5.4.2 The sensitivity of a closed-loop system is characterized by its minimum detectable mass permeated.
5.5 A group of chemicals for use in permeation testing is given in Guide F1001.
5.6 While this method specifies standardized breakthrough time as the time at which the permeation rate reaches 0.1 μg/cm2/min, it is acceptable to continue the testing and also report a normalized breakthrough time at a permeation rate of 1.0 µg/cm2/min.
5.7 It is recommended that the test be continued for the measurement of maximum or steady-state permeation rate or for the duration specified for the determination of cumulative permeation.
5.7.1 It is permitted to terminate tests early if there is catastrophic permeation of the chemical through the protective clothing material and the rate of permeation could overwhelm the capability of the selected analytical technique.
5.8 Guide F1194 provides a recommended approach for reporting permeation test results.
1.1 This test method measures the permeation of liquids and gases through protective clothing materials under the condition of continuous contact.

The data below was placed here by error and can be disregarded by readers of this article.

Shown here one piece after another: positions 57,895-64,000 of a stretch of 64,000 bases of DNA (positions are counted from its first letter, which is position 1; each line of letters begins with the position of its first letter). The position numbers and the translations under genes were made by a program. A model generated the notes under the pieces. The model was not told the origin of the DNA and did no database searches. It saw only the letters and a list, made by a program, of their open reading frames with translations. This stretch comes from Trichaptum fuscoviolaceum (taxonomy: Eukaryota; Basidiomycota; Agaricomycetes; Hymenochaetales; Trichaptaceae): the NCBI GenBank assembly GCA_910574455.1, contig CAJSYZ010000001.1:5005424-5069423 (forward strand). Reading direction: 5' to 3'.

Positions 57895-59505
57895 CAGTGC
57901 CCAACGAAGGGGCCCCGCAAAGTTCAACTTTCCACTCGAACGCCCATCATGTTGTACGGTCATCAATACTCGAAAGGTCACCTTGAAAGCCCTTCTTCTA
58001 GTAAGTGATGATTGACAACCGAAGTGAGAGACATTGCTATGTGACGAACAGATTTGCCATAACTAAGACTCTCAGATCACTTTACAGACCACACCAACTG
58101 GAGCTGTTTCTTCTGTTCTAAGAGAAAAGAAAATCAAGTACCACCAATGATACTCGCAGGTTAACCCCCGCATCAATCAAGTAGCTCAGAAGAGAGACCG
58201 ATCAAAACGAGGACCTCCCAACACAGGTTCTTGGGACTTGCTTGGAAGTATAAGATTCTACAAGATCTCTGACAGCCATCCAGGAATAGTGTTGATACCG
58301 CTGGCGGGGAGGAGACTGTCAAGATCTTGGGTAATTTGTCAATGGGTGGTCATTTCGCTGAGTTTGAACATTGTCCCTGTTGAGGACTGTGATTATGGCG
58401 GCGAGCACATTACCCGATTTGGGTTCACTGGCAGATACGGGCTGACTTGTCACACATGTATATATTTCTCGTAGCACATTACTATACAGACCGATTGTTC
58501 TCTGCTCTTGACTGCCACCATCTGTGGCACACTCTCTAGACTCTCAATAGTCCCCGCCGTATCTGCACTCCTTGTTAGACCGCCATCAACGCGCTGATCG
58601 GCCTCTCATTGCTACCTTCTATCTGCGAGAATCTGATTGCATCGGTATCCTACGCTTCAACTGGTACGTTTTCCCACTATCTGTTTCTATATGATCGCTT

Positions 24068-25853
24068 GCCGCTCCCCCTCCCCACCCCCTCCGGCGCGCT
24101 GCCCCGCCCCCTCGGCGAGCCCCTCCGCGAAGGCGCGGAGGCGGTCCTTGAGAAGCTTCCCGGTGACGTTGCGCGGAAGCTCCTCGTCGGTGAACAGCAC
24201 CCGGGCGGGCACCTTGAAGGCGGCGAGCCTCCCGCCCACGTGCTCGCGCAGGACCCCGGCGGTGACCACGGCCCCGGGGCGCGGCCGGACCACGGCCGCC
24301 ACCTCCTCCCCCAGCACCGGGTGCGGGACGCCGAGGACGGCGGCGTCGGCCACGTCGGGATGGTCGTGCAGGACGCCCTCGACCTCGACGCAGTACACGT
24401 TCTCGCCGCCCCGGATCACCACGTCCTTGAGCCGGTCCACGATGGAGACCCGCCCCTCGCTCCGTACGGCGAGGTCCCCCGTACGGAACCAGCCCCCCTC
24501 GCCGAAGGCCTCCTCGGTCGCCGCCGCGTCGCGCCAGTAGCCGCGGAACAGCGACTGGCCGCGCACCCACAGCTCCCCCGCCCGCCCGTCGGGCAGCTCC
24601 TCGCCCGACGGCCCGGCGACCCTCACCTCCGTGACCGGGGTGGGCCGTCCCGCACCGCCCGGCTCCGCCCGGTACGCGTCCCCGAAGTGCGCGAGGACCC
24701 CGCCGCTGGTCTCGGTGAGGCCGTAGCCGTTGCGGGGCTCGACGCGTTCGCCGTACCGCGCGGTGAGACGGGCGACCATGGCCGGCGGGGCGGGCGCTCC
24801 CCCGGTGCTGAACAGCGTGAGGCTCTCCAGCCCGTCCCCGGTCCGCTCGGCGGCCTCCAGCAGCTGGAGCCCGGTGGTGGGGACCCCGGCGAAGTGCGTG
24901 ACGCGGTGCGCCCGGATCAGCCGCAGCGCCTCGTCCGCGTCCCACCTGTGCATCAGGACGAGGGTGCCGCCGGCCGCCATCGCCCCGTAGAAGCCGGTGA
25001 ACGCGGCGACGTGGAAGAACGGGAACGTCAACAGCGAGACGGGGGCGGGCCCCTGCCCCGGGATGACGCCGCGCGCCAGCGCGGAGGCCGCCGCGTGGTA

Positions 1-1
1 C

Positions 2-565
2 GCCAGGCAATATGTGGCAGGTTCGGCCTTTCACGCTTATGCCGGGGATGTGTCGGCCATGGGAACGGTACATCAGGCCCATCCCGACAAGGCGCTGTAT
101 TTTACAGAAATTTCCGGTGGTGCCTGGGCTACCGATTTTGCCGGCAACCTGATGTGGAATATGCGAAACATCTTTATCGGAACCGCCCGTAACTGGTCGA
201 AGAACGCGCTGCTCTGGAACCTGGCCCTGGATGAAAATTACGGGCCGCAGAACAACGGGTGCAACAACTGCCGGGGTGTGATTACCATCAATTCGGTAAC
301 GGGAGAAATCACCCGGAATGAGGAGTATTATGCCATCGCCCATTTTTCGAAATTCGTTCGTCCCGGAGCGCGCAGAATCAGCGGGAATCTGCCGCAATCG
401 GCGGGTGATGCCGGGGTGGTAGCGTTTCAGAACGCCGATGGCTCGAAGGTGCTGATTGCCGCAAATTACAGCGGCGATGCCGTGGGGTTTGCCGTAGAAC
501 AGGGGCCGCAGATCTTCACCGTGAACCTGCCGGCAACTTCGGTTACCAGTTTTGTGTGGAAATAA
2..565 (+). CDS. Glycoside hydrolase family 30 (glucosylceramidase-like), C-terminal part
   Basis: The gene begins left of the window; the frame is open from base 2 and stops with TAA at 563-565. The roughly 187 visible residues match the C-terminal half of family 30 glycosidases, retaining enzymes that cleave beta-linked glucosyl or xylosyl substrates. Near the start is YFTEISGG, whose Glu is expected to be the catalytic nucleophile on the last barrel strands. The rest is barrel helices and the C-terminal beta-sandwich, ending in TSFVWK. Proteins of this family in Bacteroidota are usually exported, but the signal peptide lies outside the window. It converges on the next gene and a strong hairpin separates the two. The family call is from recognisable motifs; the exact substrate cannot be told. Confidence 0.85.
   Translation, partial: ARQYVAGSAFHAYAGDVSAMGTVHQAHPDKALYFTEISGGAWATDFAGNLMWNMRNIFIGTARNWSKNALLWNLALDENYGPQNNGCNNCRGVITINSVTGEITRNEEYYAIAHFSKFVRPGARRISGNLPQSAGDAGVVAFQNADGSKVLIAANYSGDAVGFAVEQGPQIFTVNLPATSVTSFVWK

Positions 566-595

1.2 This test method is designed for use when the test chemical is a gas or a liquid, where the liquid is either volatile (that is, having a vapor pressure greater than 1 mm Hg at 25 °C) or soluble in water or another liquid that does not interact with the clothing material.
1.3 Values states in SI units are to be regarded as standard. Values given in parentheses are not exact equivalents and are given for information only.
1.4 This standard does not purport to address all of the safety concerns, if any, associated with its use. It is the responsibility of the user of this standard to establish appropriate safety, health, and environmental practices and determine the applicability of regulatory limitations prior to use. Specific precautionary statements are given in Section 7.
1.5 This international standard was developed in accordance with internationally recognized principles on standardization established in the Decision on Principles for the Development of International Standards, Guides and Recommendations issued by the World Trade Organization Technical Barriers to Trade (TBT) Committee.